on May 12, 2008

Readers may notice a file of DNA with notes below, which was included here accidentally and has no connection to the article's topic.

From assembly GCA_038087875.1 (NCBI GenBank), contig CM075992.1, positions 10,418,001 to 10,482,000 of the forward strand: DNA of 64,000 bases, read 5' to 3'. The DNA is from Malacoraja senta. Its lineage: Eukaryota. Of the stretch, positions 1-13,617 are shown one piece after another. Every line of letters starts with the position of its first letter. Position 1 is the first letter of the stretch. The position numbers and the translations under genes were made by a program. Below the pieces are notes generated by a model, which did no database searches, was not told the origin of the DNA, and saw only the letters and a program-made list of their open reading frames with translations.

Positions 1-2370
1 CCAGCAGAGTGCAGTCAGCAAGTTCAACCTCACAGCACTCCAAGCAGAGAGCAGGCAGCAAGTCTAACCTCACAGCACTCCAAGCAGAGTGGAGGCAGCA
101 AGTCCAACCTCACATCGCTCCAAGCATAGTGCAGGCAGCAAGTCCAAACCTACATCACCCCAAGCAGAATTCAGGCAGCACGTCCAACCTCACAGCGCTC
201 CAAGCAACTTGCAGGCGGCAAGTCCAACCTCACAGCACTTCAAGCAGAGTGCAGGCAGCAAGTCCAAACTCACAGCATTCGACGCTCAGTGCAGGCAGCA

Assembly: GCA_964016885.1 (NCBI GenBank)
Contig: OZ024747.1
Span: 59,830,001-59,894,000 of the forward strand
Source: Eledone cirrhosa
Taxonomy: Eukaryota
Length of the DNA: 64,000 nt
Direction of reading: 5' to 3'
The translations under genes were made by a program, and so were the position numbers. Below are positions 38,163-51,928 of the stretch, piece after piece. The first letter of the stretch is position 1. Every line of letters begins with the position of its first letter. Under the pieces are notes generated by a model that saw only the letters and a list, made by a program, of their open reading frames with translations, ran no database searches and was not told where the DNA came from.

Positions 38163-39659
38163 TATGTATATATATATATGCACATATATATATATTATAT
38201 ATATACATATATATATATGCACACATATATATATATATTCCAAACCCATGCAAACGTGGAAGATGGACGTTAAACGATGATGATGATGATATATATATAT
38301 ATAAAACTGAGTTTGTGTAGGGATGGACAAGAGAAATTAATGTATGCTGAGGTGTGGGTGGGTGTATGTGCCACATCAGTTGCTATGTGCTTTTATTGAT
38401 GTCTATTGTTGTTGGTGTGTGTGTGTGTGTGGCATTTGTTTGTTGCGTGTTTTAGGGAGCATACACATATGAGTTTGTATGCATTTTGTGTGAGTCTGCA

While Virginia isn’t well known for its wines, it is the number five state in the US for wine production, behind California, New York, Oregon and Washington. During colonial times, it was the law that all Virginian land owners were to commit a minimum of ten acres to the production of grapes for the purpose of building a local supply of grapes for wine production. Unfortunately, wine production did not really take, as farmers found another crop to be more productive: tobacco.Williamsburg Winery is the largest of some 70 wineries throughout the state. From their humble beginnings back in 1985, they have become one of the better known producers of wines utilizing both local and imported grapes for their vast selection of varietals and reserve wines produced there.When you arrive you will enter their wine shop, where visitors may purchase single bottles or cases of their favorites. It is in the wine shop that you purchase the tour tickets. Tours, including the wine sampling, are $8.00 per person. Look in the local tourist magazine for a 25% off coupon. In addition to the tour, you will be treated to a sampling of seven of their wines in a nice wine glass that is yours to keep.Your tour will begin with a brief video telling the history of wine making in Virginia and at Williamsburg Winery in particular. From there, a guide will take you on your walking tour through the wine cellar and a small portion of their production area. It was interesting to learn that some of their wines are not fermented in the 60 gallon oak barrels imported from France, but instead in large stainless “aging vats”. Their wine maker checks the aging process on a regular basis to assure that all is going well in the barrels.After the tour, guests are invited up to the tasting room bar where a selection of wines is provided to give a nice representation of the Williamsburg Winery. The day of our tour, they were featuring (in this order): a dry Riesling, James River White, Vintage Reserve Chardonnay, Susan Constant Red, Barrel Aged Claret, Hening’s Statute Cabernet Sauvignon; and Vin Licoreux de Framboise Raspberry Dessert Wine.With crackers and Gouda cheese to clear your pallet, it was easy to distinguish the variety of flavors and quality of the wines offered. I found the Barrel Aged Claret to be a bit too strong and robust for my liking but all of the others were very good. In fact, the Raspberry Dessert Wine, at 14% alcohol tasted more like juice suitable for a child’s sippy cup.When we completed our tasting, we then returned to the wine shop to make our “take home” purchase. They also offer a nice discount if you purchase in quantity. A six bottle purchase received a 5% discount, a case (12 bottles) 10% and four cases 20%. While we do enjoy wine, it would have been difficult to justify purchasing 48 bottles but we did pick up 18 bottles of a variety of types for ourselves and as gifts for a couple of friends. The retail prices on the Williamsburg Winery selections are very reasonable. Their reserve selections were $28.00 to $32.00, while varietals were $10.50 to $16.00 (premium varietals). Your typical “table” wines (blends) were $7.50 to $9.00. The three dessert wines they offer were $18.00. With our discount, we were able to get out of their for just under $200.If you want to make a day of your visit to Williamsburg Winery, they also have the Gabriel Archer Tavern that serves lunch throughout the afternoon. They also have wine dinner events on Thursdays that include a light two course dinner and wine tasting for approximately $30 per person. More information can be found on this and other special events on their web site: www.williamsburgwinery.com .Basic tours with wine tasting are available from 10:00am until 5:00pm, seven days a week. Their special reserve tour is $30 per person and by appointment only. Guests choosing this tour option will receive a more behind the scenes tour including a walking tour of the vineyards. All wines sampled on the reserve tour are from the reserve wine selections.
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